Video on finance and business reactions to Bolsonaro victory and the guarantees of pro-business policies provided by the appointment of Paulo Guedes. Video: France24 29 October. Besides the new superminister of Justice, Bolsonaro has also created a new Superminister of the Economy for his faithful Sancho Panza, an orthodox pro-market economist, Paulo Guedes.  Finance, Planning, Industry and Trade, and Foreign trade will be lumped together, and there is another clumsy  jumble for education, culture and sport . The controversial merger of Agriculture and Environment, strongly criticised even by farmers as well as environmentalists, is being rethought. Bolsonaro says, however, he does not want an activist, a ‘xiita’ in charge of the environment, another sign that he has no idea what the Ministry actually does. All these mergers are not for practical reasons, but just so he can say he has reduced the number of ministries from the present 29 to 15, thus avoiding waste, although experts say little will actually be saved.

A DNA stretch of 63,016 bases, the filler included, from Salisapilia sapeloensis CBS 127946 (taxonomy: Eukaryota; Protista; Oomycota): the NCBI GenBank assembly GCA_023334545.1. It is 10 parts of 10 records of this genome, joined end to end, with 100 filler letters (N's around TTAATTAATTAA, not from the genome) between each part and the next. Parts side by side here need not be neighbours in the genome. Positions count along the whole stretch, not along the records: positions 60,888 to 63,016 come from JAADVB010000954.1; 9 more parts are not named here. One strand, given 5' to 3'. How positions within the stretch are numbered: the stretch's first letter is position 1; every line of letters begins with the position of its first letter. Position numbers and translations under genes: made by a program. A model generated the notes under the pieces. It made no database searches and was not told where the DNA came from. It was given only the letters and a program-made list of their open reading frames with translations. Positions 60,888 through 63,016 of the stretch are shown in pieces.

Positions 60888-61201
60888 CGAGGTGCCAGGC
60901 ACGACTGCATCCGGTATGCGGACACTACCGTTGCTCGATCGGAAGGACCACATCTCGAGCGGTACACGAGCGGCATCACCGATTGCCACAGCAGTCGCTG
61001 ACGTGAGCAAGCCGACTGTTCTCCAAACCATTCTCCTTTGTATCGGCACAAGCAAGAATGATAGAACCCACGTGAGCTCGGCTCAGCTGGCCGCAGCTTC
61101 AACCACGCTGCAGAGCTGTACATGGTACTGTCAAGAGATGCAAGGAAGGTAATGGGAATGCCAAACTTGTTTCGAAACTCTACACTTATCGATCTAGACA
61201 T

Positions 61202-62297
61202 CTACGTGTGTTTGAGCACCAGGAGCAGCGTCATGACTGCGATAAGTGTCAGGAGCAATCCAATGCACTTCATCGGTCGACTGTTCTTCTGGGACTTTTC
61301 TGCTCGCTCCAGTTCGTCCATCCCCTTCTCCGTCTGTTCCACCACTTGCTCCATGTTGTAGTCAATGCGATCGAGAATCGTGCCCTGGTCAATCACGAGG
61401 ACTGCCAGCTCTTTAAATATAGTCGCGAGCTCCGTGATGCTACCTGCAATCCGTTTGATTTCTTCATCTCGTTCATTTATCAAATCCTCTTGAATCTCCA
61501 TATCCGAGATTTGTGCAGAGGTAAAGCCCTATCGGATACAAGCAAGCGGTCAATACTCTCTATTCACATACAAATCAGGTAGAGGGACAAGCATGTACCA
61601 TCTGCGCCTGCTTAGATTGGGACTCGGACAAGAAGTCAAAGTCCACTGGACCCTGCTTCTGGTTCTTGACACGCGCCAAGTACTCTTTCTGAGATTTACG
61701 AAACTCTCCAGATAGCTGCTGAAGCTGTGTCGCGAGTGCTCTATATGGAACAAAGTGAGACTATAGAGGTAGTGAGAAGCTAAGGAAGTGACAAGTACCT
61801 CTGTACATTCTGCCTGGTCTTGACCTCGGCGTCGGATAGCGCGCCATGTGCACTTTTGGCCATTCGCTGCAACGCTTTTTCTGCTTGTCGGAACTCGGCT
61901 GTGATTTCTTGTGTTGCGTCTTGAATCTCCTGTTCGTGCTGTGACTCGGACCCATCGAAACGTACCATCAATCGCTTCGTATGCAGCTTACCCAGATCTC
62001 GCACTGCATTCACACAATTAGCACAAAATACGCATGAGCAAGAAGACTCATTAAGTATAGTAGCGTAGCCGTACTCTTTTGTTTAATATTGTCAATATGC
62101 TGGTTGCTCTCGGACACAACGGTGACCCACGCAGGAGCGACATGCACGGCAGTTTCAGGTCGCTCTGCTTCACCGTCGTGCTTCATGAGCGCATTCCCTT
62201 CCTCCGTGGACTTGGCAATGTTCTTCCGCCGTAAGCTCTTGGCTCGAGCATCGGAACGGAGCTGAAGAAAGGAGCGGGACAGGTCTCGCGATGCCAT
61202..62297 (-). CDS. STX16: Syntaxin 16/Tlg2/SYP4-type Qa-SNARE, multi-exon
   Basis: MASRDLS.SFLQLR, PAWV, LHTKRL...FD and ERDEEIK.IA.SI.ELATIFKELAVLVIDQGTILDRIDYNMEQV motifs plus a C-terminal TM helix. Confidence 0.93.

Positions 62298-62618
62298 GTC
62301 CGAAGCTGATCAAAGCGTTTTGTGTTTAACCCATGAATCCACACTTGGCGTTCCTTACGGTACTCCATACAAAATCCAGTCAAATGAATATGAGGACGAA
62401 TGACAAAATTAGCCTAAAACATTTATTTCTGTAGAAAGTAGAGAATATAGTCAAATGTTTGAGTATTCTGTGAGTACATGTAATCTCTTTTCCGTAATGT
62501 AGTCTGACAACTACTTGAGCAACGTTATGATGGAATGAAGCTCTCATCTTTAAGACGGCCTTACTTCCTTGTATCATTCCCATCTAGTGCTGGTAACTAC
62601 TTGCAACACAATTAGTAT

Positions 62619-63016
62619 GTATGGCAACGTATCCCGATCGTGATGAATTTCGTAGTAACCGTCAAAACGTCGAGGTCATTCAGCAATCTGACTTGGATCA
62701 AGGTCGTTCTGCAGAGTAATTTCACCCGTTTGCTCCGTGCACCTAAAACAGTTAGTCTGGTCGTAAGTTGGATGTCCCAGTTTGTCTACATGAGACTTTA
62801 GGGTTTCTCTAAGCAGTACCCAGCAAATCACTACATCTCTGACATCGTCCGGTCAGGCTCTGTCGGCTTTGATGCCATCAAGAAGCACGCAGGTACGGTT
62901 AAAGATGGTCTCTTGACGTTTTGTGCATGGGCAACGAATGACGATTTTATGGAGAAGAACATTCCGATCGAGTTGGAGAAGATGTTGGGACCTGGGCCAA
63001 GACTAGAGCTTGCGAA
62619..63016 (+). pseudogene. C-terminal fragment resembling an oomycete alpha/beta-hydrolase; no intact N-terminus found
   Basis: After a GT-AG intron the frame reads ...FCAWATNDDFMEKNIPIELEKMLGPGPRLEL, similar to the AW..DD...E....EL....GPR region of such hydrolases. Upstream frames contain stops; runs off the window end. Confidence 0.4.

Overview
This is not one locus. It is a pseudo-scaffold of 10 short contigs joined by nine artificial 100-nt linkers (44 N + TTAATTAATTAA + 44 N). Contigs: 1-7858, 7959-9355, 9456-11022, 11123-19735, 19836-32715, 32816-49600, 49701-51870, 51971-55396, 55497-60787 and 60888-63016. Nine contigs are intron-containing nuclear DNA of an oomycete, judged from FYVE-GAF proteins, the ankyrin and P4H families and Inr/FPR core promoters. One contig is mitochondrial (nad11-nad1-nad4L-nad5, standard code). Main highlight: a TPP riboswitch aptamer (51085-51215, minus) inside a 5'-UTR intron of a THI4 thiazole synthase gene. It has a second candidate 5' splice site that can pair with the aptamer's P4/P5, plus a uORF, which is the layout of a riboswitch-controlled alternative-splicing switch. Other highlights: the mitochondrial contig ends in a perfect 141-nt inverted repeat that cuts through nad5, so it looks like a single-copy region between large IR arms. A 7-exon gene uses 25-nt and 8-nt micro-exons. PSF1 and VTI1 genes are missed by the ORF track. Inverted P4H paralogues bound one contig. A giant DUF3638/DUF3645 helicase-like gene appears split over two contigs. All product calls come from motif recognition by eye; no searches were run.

Back to the cold war